I was surprised to see not as many big AAA game setups. While Sega, PlayStation, and Nintendo were there, the games that are really up and coming weren’t grabbing my attention enough to want to stand in line and play. I was kind of bummed that there weren’t big props, a couple picture worthy things but nothing like Warren and Lewis had the previous year. Tons of stalls for merchandise and food, which frankly is the same in the states. I was also taken back at seeing how many computer part companies were there selling their wares. While it makes sense with the PC gamer, I felt like they were EVERYWHERE. In comparison, I can’t remember seeing ONE, let alone multiple at the gaming conventions in the states I’ve been to.
Now for the games! The indie games are where it's at for me. I love talking with the developers and seeing why they built the game they did. When talking to them you can tell how much they love what they have been working on, sometimes for years, to be able to bring them here to conventions like this for me to see and play. A couple have really stuck in my mind and I can’t wait to watch their growth. Let’s start with Tony Slopes by Primeval Games which is a family-based gaming company, racing against Warren on a humpback whale while wearing a top hat was very fun, especially when I won! Next was a 1-4-person co-op game called Undercrewed by David Strachan where Lewis, Warren and I sat down to try and keep our ship from falling apart. Some got to pilot, some got to shoot the bad guys coming for us and some got to shield, all working together. StickyCats which was a ridiculously fun multiplayer game where you are supposed to get the fish and honestly, I’m not sure what else because I was dying laughing and couldn’t figure out what to do next other than try to keep the fish from Warren. Next couple of games are from the National Film and Television School, these next two I was really impressed by. I love how they both take actual medical issues and turn them into a fun game. They are not only causing awareness but they claim to be able to help people that could be dealing with those issues in a new way. The Echo Chamber by David Cecil is about a woman who’s lost her twin brother and the mental health issues that arise from losing someone so close and how it might affect people closest to them and the next game is Misfolded by Dr. Timothy Kaufman who has taken his studies of Neuroscience to design a beautiful game solving puzzles and learning about the fragility of the mind.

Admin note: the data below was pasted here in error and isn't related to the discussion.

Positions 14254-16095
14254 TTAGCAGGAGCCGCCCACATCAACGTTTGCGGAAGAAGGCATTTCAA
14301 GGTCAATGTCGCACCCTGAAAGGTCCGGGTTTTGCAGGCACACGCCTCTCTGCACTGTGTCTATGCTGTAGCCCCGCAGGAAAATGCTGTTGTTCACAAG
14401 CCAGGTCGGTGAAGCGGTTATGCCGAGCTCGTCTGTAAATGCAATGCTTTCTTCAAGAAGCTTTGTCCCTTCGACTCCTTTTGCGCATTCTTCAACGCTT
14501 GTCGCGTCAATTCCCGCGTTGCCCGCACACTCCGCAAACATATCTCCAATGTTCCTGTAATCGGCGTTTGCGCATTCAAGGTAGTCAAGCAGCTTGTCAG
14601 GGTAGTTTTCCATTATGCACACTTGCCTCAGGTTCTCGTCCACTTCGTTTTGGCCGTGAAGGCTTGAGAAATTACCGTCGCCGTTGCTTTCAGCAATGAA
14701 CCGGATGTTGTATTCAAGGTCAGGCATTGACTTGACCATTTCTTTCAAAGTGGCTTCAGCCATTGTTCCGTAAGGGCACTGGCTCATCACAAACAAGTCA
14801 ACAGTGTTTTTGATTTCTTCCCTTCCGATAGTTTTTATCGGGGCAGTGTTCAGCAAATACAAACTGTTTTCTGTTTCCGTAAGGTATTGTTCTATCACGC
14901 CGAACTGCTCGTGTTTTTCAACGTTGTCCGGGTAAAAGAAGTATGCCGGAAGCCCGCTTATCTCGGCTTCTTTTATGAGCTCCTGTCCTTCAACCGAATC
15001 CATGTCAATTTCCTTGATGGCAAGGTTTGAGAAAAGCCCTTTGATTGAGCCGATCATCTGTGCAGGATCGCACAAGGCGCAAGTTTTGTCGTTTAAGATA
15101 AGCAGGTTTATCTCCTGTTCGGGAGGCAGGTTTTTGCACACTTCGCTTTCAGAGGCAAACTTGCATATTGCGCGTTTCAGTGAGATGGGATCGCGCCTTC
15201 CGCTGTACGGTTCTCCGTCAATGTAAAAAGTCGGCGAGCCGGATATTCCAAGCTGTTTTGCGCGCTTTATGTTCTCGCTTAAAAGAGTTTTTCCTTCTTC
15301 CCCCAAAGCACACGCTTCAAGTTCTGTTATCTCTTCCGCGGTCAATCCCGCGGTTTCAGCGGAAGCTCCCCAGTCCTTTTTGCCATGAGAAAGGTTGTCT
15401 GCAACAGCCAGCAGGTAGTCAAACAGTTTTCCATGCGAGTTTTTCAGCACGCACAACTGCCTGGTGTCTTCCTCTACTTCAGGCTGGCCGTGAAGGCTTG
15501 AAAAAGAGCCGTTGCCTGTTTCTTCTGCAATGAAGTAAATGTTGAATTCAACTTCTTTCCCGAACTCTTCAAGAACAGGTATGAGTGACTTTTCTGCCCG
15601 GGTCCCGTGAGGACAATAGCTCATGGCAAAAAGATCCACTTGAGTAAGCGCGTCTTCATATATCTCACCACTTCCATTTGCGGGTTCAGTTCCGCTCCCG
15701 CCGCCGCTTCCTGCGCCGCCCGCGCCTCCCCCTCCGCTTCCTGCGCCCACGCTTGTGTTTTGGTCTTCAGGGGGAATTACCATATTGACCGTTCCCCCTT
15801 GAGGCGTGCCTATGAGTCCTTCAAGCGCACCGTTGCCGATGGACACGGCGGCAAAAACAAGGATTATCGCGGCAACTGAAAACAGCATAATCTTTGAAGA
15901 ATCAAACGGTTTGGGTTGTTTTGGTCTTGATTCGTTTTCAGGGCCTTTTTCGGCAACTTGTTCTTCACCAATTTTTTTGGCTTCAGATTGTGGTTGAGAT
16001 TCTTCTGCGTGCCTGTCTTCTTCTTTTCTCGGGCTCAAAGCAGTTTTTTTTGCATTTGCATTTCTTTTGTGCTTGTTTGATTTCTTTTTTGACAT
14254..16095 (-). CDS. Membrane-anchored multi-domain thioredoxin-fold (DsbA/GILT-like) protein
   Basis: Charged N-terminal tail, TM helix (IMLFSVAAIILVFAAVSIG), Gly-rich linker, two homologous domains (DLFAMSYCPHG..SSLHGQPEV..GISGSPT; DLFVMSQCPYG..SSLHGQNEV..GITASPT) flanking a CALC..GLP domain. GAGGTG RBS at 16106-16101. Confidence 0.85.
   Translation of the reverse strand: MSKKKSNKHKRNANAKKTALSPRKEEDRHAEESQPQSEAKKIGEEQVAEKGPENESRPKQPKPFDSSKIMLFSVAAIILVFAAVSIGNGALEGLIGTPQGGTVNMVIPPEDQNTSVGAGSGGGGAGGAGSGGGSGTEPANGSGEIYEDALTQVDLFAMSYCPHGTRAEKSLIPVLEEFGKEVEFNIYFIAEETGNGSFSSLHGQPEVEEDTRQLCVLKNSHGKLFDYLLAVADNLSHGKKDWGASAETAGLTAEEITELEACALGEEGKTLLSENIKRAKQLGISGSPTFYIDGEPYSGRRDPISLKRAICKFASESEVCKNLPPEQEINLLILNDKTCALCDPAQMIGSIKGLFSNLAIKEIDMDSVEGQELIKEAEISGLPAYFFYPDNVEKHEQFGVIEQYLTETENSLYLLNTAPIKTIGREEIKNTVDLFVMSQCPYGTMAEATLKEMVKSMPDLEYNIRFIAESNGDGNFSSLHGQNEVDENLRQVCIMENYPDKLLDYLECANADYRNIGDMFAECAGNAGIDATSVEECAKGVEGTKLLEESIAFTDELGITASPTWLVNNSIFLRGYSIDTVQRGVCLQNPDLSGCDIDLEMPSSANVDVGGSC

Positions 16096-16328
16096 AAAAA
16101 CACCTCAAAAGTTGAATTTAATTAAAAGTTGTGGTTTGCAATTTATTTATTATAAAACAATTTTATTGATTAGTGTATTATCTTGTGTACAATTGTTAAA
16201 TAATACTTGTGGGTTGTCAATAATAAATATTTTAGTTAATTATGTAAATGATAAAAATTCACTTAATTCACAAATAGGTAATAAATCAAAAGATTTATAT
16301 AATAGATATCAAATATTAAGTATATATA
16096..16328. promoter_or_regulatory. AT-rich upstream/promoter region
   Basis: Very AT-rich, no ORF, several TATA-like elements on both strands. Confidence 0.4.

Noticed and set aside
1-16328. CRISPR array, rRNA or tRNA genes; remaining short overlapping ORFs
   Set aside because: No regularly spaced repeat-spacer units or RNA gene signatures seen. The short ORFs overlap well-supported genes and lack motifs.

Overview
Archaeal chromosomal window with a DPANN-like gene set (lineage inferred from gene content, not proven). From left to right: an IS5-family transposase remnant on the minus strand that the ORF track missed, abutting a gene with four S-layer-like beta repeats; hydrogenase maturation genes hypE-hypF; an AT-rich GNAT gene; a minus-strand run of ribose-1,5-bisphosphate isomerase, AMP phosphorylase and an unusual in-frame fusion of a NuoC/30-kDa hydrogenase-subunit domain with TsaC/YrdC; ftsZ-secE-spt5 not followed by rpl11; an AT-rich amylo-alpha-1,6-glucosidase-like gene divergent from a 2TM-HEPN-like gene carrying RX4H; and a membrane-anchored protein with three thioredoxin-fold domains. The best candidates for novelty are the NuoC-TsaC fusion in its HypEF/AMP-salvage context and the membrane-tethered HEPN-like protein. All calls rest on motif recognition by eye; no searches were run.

All and all I had a fun time at EGX 2018, and I look forward to the next one. Hopefully they will keep growing and learning from each year and build it to the epicness it could be.